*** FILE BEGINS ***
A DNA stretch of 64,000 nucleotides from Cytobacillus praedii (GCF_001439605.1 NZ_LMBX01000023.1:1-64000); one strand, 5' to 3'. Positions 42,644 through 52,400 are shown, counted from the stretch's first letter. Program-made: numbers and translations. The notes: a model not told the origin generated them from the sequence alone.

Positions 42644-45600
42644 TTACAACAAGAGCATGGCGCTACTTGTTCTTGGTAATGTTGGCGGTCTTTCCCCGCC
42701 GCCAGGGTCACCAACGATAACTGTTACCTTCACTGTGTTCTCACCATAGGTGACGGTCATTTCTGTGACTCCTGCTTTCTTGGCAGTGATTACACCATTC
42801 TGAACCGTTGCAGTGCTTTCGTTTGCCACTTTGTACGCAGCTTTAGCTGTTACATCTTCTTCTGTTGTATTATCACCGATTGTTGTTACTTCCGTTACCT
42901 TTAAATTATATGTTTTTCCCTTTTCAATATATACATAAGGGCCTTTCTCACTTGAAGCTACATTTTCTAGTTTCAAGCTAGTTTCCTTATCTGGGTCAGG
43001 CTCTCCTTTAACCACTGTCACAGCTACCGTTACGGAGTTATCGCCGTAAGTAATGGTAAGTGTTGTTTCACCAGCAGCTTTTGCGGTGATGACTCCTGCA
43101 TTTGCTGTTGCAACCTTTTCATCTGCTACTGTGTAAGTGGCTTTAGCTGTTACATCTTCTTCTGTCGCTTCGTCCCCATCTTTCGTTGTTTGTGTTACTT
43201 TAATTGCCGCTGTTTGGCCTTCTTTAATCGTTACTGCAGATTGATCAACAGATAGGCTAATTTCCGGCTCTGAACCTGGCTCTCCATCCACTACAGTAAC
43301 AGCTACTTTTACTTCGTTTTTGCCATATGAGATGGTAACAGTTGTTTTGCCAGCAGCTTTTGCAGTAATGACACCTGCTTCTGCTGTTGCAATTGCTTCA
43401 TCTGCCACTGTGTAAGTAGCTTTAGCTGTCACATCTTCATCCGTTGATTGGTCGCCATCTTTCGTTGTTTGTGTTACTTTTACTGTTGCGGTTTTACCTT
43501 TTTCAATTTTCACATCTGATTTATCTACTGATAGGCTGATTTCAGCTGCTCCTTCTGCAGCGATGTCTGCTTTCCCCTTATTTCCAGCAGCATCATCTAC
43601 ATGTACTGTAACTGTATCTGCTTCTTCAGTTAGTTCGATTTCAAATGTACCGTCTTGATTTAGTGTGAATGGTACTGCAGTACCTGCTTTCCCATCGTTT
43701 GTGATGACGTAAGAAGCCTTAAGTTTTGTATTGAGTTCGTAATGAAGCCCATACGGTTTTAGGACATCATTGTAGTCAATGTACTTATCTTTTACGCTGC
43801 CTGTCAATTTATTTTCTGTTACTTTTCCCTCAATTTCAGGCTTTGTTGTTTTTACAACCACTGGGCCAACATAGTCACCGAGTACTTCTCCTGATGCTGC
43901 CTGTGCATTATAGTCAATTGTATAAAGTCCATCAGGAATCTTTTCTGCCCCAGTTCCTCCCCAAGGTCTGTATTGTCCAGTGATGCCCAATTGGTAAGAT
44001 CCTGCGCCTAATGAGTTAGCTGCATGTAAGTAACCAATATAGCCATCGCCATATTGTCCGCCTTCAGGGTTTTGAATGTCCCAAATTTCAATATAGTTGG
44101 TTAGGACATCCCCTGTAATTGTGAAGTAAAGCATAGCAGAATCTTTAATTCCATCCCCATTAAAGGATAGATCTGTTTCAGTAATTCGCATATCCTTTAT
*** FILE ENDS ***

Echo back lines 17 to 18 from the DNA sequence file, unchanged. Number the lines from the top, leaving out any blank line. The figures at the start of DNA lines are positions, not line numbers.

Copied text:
44001 CCTGCGCCTAATGAGTTAGCTGCATGTAAGTAACCAATATAGCCATCGCCATATTGTCCGCCTTCAGGGTTTTGAATGTCCCAAATTTCAATATAGTTGG
44101 TTAGGACATCCCCTGTAATTGTGAAGTAAAGCATAGCAGAATCTTTAATTCCATCCCCATTAAAGGATAGATCTGTTTCAGTAATTCGCATATCCTTTAT